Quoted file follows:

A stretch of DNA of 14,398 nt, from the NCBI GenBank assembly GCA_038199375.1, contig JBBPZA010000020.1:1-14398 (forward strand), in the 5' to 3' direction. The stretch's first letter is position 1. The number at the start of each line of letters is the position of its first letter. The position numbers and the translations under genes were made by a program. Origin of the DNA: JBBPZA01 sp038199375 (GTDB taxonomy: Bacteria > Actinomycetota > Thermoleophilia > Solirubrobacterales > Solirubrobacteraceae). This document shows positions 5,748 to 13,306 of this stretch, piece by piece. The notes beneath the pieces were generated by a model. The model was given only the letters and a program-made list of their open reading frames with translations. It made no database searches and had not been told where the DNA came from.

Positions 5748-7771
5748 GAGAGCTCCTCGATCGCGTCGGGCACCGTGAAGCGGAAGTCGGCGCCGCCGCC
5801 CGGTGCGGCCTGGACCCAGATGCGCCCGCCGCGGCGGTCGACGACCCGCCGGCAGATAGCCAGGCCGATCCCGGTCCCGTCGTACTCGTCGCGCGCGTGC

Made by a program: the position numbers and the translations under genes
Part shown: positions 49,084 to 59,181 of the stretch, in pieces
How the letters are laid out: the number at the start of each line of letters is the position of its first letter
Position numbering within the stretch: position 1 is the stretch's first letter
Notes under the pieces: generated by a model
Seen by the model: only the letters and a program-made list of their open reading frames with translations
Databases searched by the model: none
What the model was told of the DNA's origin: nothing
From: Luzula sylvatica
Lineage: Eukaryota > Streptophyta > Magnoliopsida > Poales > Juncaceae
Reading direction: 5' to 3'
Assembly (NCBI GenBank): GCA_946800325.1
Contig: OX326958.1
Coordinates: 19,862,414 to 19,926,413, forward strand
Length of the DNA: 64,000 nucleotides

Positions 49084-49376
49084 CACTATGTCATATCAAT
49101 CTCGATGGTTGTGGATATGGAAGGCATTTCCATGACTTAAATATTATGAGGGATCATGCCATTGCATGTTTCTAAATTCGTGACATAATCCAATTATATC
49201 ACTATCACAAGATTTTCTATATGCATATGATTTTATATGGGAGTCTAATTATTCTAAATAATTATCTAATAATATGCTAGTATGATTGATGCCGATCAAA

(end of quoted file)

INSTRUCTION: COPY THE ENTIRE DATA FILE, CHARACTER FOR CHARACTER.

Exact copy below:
A stretch of DNA of 14,398 nt, from the NCBI GenBank assembly GCA_038199375.1, contig JBBPZA010000020.1:1-14398 (forward strand), in the 5' to 3' direction. The stretch's first letter is position 1. The number at the start of each line of letters is the position of its first letter. The position numbers and the translations under genes were made by a program. Origin of the DNA: JBBPZA01 sp038199375 (GTDB taxonomy: Bacteria > Actinomycetota > Thermoleophilia > Solirubrobacterales > Solirubrobacteraceae). This document shows positions 5,748 to 13,306 of this stretch, piece by piece. The notes beneath the pieces were generated by a model. The model was given only the letters and a program-made list of their open reading frames with translations. It made no database searches and had not been told where the DNA came from.

Positions 5748-7771
5748 GAGAGCTCCTCGATCGCGTCGGGCACCGTGAAGCGGAAGTCGGCGCCGCCGCC
5801 CGGTGCGGCCTGGACCCAGATGCGCCCGCCGCGGCGGTCGACGACCCGCCGGCAGATAGCCAGGCCGATCCCGGTCCCGTCGTACTCGTCGCGCGCGTGC

Made by a program: the position numbers and the translations under genes
Part shown: positions 49,084 to 59,181 of the stretch, in pieces
How the letters are laid out: the number at the start of each line of letters is the position of its first letter
Position numbering within the stretch: position 1 is the stretch's first letter
Notes under the pieces: generated by a model
Seen by the model: only the letters and a program-made list of their open reading frames with translations
Databases searched by the model: none
What the model was told of the DNA's origin: nothing
From: Luzula sylvatica
Lineage: Eukaryota > Streptophyta > Magnoliopsida > Poales > Juncaceae
Reading direction: 5' to 3'
Assembly (NCBI GenBank): GCA_946800325.1
Contig: OX326958.1
Coordinates: 19,862,414 to 19,926,413, forward strand
Length of the DNA: 64,000 nucleotides

Positions 49084-49376
49084 CACTATGTCATATCAAT
49101 CTCGATGGTTGTGGATATGGAAGGCATTTCCATGACTTAAATATTATGAGGGATCATGCCATTGCATGTTTCTAAATTCGTGACATAATCCAATTATATC
49201 ACTATCACAAGATTTTCTATATGCATATGATTTTATATGGGAGTCTAATTATTCTAAATAATTATCTAATAATATGCTAGTATGATTGATGCCGATCAAA